Embracing Nakedness: Adopting God’s View of Bare Anatomy


I’m a Wesleyan pastor who is grateful for the landmark Theology of the Body of Karol Wojtyla (late Pope John Paul II). No theologian ever dealt so comprehensively with God’s purpose for gendered human embodiment. This quote summarizes his theme: “The body, in fact, and only the body, is capable of making visible what is invisible: the spiritual and the divine. It has been created  to transfer into the visible reality of the world the mystery hidden from eternity in God, and thus to be a sign of it.”

As an art lover and amateur artist, I was surprised to read Wojtyla’s ideas somewhat echoed by Robert Henri in his book The Art Spirit: “There is nothing in all the world more beautiful or significant of the laws of the universe than the nude human body. In fact it is not only among artists but among all people that a greater appreciation and respect for the human body should develop. When we respect the nude we will no longer have any shame about it.”

But before ordination or art classes, I was an L&D nurse, and still am. I work routinely and intimately with bare female anatomy. If this raises any brows, I’ve hammered out my own quote that brings Wojtyla’s and Henri’s together: “A Creator-honoring, incarnational view of the naked human body dispels the fantasy-laden, porno-prudish conception religiously taught and pornographically exploited in Western culture.”

For almost 25 years, I put up with the uncomfortable contradiction between my experiential view of hospital nudity and the one taught by my Christian upbringing. Finally, when God opened my eyes to the dysfunctional immaturity of our culture’s reaction to public breastfeeding, I did my homework. Through intense research about the phenomenon of human nakedness biblically, historically, culturally, and psycho-socially, I experienced a radical paradigm shift in my thinking. My studies showed me the American church’s urgent need of repentance, reformation and restitution for having adopted and promoted Victorianism’s “flight from the body.”

The bottom line is this: a prudish view of the body is a pornographic one. (Tweet this!) Religiously placing an obscene or indecent sexual connotation on the sight of gender-distinguishing body parts creates a sexually objectified body. Such legalism, if socially embraced, becomes the conceptual foundation for a pornographic culture, as ours is now. Also, this objectification trivializes the body language of human genitalia, allowing them to be ignored as features of personal gender identity and distinction. Take some time to do the math on this, and it should cause tears.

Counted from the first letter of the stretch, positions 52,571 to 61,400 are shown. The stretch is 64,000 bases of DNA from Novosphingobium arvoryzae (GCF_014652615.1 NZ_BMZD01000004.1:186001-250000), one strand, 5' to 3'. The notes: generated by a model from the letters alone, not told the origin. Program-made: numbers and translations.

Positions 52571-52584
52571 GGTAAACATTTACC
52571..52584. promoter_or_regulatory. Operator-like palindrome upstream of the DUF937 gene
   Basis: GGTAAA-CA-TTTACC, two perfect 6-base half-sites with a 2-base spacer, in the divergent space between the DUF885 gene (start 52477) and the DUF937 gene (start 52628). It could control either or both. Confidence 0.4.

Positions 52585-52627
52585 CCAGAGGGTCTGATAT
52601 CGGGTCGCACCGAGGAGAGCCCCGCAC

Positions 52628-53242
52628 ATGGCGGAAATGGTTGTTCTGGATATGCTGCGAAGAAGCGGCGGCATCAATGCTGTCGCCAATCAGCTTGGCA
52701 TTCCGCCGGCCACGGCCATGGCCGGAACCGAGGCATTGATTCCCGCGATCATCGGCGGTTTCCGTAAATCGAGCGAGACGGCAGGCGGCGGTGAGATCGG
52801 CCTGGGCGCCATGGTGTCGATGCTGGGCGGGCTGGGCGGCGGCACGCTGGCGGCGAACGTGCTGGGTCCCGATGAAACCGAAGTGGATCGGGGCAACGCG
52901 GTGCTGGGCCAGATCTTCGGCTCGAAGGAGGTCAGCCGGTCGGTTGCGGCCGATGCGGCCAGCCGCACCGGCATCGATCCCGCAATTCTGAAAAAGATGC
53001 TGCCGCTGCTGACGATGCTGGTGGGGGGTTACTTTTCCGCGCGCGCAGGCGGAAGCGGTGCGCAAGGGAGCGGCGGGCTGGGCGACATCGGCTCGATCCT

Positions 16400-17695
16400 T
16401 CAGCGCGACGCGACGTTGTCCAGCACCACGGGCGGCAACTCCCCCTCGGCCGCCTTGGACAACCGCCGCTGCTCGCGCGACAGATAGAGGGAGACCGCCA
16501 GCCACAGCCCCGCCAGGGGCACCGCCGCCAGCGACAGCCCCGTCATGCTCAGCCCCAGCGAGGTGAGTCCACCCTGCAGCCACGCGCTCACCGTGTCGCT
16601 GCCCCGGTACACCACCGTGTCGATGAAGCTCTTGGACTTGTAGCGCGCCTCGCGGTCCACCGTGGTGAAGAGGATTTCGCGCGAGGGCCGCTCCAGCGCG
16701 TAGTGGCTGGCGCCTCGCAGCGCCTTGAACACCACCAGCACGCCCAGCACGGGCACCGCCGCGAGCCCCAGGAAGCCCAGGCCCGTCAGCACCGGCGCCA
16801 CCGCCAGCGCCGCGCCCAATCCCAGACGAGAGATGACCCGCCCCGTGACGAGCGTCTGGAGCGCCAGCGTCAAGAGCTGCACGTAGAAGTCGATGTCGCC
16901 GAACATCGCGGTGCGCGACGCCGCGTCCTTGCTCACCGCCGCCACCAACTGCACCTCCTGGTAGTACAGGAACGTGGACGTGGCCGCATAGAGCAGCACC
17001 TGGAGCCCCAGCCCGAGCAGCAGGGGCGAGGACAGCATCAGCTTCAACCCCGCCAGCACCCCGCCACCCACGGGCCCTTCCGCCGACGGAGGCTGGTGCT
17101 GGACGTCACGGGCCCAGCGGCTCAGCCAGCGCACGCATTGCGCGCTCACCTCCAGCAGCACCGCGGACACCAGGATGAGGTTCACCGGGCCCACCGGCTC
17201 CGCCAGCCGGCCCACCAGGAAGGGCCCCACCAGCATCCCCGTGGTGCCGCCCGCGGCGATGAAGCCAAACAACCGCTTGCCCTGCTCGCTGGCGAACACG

Theologically, beyond shining a spotlight on the church’s notorious support of Victorian prudery, these personal insights showed me how Gnosticism’s influence on the early church still lingers in popular Christian thinking (see my article on this here).

Practically, my discoveries led me to join some other pastors in creating a website to fight porn addiction. Our message at MCAG (mychainsaregone.org) is body acceptance, calling men to see women as the Creator does, in opposition to the traditional body-shame approach, which tells them, “Bounce your eyes!”

Ministerially, I feel like “the voice of one crying in the wilderness.” Christian porno-prudery is so well established as a virtue that most are blind to its real nature as a vice. Yet it has kept Christians from being the world-renowned experts in sex education that our understanding of creation and the Incarnation ought to have made us. It has stopped multiple thousands of Christian art students from ever becoming skilled with the nude. If we hadn’t abandoned the human body by surrendering God’s image and temple into secular hands, these young artists might have become modern Michelangelo’s painting contemporary “Sistine-Chapel” ceilings. Such a holy display of human nudity in our churches might have been a realistic preventative to our current religious and social focus on naked anatomy as an avenue of lust and on gender-specific body parts as sex objects.

I explained the gist of this article to one senior pastor who agreed with my viewpoint but believed the situation hopeless, saying that society and the church are too far into this to ever be changed. I must disagree. The naked truth of reality changed me. Porno-prudery is a learned attitude that can be unlearned through repentance. Gnostic ideas that devalue matter and flesh can be dispelled from our pulpits. Preaching theologically-correct body acceptance can bring a reformation in Christian thinking that restores the strong incarnational message our modern world needs to hear. Although it means swallowing our pride, even the last step is possible: restitution. If our porno-prudery has played a role in the development of a society riddled with porn addiction, body-image dysfunctions, gender confusion issues, human-trafficking, and more, we must confess our error, ask forgiveness, and start behaving as if the “fearfully and wonderfully made” naked human body never stopped being “very good” (Gen 1:31).


David, an ordained Wesleyan minister, graduated from Maranatha Baptist Bible College before serving with Gospel Outreach of California and with YWAM in Quebec during the 70s. He got his RN in 1981 and later an M.A. in Cross-Cultural Studies from New College Berkeley. After 34 years of nursing, he recently retired from his job in L&D, but continues to pastor the small retirement community church he planted in 1996. He loves writing, art, and hiking with his wife Rosemary. They've raised 12 children and live in Sacramento.